SHANGHAI (Reuters) – China will put an end to large-scale urban demolitions and preserve old historical buildings as part of a programme to protect its cultural heritage, it said in new policy guidelines published late on Friday.
China’s rapid economic development has relied on breakneck rates of urban expansion and renewal, destroying entire neighbourhoods and replacing thousands of old buildings with towerblocks and shopping malls.
The State Council, China’s cabinet, said the aim of the new guidelines was to “systematically protect and pass on” the country’s cultural heritage and “tell the stories of China and the Communist Party comprehensively and accurately”.
China’s President Xi Jinping said in June that China had to improve the way it “tells stories” about itself in order to better reflect its status on the world stage. Since then, the phrase has appeared in a number of government statements and policy documents.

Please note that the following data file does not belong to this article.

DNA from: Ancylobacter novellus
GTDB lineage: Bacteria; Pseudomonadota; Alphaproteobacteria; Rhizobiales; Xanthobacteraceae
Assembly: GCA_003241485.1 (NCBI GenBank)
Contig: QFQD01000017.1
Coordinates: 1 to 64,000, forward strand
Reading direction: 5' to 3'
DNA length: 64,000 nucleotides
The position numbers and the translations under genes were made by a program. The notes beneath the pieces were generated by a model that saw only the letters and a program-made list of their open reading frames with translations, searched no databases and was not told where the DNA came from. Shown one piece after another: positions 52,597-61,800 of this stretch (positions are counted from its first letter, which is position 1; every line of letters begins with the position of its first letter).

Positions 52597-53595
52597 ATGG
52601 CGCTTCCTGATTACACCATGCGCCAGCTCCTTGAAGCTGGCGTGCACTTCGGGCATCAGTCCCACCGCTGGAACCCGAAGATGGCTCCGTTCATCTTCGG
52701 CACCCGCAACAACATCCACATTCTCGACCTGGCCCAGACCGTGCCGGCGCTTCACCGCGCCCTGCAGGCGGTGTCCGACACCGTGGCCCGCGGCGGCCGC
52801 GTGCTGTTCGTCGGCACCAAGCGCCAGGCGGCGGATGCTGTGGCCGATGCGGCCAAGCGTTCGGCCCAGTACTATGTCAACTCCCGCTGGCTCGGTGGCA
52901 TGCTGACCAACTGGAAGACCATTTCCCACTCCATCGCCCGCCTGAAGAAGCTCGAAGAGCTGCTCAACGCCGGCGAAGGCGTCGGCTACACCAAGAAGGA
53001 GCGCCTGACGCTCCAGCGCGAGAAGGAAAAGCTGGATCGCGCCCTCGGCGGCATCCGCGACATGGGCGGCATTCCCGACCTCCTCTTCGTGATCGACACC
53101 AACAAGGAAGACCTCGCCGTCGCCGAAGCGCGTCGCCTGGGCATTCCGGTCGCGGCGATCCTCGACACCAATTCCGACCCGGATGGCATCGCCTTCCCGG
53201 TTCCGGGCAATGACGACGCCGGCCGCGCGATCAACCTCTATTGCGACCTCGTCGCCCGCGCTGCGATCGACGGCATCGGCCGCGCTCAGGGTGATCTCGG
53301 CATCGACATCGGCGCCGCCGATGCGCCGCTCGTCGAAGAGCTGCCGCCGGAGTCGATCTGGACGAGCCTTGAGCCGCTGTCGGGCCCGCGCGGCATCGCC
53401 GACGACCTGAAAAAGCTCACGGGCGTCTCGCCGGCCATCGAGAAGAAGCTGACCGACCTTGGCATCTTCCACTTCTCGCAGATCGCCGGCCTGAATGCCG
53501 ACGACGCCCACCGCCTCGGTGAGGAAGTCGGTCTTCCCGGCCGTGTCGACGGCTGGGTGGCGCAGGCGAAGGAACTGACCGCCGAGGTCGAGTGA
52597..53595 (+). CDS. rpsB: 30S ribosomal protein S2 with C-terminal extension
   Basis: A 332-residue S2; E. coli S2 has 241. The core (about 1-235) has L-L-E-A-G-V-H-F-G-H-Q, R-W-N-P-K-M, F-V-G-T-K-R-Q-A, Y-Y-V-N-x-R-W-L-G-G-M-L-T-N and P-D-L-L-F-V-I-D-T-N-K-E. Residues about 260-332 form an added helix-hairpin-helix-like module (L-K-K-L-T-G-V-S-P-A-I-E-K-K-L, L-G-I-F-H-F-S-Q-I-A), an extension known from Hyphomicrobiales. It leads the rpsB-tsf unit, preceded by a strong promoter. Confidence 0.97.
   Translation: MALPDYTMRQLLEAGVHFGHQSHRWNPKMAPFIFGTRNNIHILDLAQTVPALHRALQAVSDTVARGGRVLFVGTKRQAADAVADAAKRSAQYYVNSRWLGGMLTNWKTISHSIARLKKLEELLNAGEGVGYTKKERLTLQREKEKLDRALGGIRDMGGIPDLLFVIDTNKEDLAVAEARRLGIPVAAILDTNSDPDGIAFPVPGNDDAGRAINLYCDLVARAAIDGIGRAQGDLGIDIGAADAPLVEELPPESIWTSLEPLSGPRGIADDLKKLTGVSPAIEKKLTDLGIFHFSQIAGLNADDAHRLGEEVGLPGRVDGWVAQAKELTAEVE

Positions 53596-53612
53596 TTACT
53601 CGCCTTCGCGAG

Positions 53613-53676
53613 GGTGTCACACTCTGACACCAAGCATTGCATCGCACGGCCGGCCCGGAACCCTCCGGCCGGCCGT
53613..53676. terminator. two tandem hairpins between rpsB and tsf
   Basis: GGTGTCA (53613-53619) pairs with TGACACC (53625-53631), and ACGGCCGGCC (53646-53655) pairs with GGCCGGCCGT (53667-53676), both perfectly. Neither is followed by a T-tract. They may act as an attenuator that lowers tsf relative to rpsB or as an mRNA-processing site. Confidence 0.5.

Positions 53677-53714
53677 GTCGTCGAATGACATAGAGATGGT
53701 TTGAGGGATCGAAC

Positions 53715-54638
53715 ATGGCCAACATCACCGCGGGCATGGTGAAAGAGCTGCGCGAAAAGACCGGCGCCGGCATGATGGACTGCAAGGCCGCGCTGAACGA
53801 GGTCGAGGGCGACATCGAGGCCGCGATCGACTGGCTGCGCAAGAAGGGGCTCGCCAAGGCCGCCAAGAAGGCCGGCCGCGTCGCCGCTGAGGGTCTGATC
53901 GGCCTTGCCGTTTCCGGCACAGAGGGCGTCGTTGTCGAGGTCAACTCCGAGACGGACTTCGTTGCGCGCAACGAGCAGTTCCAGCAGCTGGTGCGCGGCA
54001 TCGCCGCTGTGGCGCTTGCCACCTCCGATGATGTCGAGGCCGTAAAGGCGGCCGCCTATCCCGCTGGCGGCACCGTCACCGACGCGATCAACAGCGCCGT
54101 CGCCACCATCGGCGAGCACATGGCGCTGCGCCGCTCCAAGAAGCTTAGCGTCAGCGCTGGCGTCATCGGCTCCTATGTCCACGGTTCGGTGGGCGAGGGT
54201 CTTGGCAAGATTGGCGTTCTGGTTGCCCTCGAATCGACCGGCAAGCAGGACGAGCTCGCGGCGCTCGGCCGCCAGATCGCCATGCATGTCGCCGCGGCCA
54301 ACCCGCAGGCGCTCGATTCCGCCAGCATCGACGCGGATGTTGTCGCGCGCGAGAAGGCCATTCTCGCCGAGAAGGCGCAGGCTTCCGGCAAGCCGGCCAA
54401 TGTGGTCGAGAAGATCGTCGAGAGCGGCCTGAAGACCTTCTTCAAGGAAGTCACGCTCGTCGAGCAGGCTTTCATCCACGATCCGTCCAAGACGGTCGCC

The new urban planning guidelines said it was now forbidden to “demolish the real and construct the fake”, chop down old trees, randomly change old place names or make changes to lake or river systems.
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It said effective measures should also be put in place to protect buildings that “reflect important historical events and bring together the emotional memories of the public”.
(Reporting by David Stanway; Editing by Shri Navaratnam)
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